Baseball players have been chewing tobacco for such a long time that we are accustomed to seeing them dipping without giving it a second thought. However, the list of cities trying to ban the use of smokeless tobacco in baseball is rising, which means that Major League Baseball and the players union will have a discussion about banning the use during their next collective bargaining agreement. Boston, Los Angeles, and San Francisco have already banned the use of smokeless tobacco at stadiums, and online MLB sportsbook odds have Chicago as the next city to do so.
Despite Hall of Famer Tony Gwynn dying from cancer due to his use of smokeless tobacco, MLB has been reluctant to banning its use by players and team staff. Instead of waiting on the league and players union to work out a deal banning smokeless tobacco from clubhouses, the Chicago City Council is trying to get involved in the process.
On Wednesday, the Chicago City Council will vote on a proposal that would ban smokeless tobacco from baseball games as well as other events held at stadiums in the city. According to reports, City Council is doing it to prevent kids from picking up the habit because their favorite players dip.
U.S. Senator Dick Durbin sent out a tweet that said kids are more likely to start using smokeless tobacco when they see their baseball heroes using it while playing. Durbin used an analogy of a T-ball player that can’t hit a fastball wearing eye paint like professionals do because he sees them wearing the paint during games.
Despite the claims that children will start using smokeless tobacco because their baseball idols use it, research shows that isn’t the case.
According to the Centers for Disease Control and Prevention, 5.5 percent of high school students use smokeless tobacco, which is significantly lower than the 9.2 percent that smoke cigarettes, the 13.4 that use electronic cigarettes, and the 9.4 percent that use hookahs.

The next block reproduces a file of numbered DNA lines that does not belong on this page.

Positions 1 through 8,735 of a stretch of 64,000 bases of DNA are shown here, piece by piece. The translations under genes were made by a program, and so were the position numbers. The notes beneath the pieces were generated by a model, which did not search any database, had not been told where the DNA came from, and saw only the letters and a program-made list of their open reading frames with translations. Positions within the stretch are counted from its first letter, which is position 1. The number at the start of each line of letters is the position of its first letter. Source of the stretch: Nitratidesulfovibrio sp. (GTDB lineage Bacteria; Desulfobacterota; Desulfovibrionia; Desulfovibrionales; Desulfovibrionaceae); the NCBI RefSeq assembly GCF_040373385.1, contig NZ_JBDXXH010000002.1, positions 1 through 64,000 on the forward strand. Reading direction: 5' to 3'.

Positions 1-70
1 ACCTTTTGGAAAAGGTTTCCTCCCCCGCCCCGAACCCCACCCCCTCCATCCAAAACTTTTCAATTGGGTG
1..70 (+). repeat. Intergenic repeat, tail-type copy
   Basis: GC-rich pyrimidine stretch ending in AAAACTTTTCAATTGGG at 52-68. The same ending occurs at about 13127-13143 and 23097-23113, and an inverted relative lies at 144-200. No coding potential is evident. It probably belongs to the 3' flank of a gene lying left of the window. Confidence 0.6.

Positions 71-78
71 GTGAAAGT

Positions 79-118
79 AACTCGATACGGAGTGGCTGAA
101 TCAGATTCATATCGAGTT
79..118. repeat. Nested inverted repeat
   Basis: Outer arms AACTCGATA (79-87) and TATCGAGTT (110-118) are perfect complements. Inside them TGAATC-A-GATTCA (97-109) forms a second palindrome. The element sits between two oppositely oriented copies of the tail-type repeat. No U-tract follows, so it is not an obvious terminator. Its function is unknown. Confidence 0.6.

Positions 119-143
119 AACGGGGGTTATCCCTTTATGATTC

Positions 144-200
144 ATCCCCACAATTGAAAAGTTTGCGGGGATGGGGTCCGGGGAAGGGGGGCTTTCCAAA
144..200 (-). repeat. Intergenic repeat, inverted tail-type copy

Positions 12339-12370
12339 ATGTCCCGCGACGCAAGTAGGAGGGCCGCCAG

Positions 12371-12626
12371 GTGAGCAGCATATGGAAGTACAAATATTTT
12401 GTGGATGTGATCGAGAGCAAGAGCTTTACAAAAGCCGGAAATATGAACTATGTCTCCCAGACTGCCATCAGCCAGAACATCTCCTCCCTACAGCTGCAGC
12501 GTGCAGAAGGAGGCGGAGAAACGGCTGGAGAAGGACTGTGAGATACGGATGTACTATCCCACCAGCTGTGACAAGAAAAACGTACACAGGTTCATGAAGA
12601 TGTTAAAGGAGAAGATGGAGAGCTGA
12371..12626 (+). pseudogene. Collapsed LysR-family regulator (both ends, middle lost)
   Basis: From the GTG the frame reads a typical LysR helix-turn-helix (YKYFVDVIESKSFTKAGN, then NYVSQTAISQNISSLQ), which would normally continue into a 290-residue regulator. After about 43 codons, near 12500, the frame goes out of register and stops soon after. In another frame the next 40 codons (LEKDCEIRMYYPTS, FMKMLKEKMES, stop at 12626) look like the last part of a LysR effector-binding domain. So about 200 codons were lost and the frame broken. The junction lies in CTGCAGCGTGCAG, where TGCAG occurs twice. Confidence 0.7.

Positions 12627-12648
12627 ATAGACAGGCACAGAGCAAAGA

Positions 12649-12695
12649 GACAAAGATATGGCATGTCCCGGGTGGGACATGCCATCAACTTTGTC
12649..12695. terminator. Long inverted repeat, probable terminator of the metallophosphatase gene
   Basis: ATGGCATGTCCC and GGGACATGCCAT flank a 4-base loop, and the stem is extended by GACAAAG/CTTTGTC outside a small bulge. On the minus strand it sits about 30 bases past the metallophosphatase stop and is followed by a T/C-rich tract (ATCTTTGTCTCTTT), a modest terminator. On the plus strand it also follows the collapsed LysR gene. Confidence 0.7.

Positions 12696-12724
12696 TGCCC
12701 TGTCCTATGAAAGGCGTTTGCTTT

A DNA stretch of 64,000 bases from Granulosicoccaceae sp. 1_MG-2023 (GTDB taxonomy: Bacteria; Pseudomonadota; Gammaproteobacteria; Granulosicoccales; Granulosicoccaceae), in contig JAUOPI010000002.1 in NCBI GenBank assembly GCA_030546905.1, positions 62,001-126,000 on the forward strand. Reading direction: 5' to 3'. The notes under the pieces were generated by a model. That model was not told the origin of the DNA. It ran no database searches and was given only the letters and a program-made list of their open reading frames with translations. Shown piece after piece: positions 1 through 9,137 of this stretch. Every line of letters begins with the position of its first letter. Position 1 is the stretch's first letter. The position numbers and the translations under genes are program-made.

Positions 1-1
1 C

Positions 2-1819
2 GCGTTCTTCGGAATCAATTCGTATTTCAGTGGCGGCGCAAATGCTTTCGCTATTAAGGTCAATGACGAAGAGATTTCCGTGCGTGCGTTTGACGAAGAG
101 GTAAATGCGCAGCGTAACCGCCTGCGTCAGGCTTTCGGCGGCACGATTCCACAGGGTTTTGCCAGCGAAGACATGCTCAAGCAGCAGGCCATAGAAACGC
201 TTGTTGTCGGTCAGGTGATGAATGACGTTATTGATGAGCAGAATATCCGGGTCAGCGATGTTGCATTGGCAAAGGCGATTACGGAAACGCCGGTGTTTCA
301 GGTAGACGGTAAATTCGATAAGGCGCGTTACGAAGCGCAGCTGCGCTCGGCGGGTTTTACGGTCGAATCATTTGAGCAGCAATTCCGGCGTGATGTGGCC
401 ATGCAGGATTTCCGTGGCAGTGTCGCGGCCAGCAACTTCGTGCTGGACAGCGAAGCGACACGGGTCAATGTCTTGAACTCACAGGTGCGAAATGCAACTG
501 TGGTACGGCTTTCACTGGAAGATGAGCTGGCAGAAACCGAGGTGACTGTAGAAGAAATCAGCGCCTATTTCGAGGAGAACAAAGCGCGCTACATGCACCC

While those numbers are unacceptable, it shows that baseball players using smokeless tobacco doesn’t have as much of an effect as the Chicago City Council and Senator Durbin think they do. In fact, kids watching baseball games are more likely to try beer before they are 21 because it is heavily advertised during games and visible in the stands.
Federal law requires tobacco manufacturers to put one of four warnings on every pack of smokeless tobacco that they sell.
One of the signs warns that smokeless tobacco can lead to mouth cancer. Another warning says using smokeless tobacco can lead to gum disease and tooth loss. The third warning says smokeless tobacco is not a safe alternative to smoking cigarettes, and the fourth warns that smokeless tobacco is very addictive.
The current laws in Boston, Los Angeles, and San Francisco ban the use of smokeless tobacco by players, team staff, umpires, and fans. The law being proposed in Chicago will be similar to the laws in the cities mentioned.
As a deterrent, first time violators of the proposed law will be fined $100-$250. The people who own or operate the sports venue could also receive fines if the law is violated. A third violation in a year can lead to a $2,500 fine and a 60-day suspension of their license or permit to hold sporting events.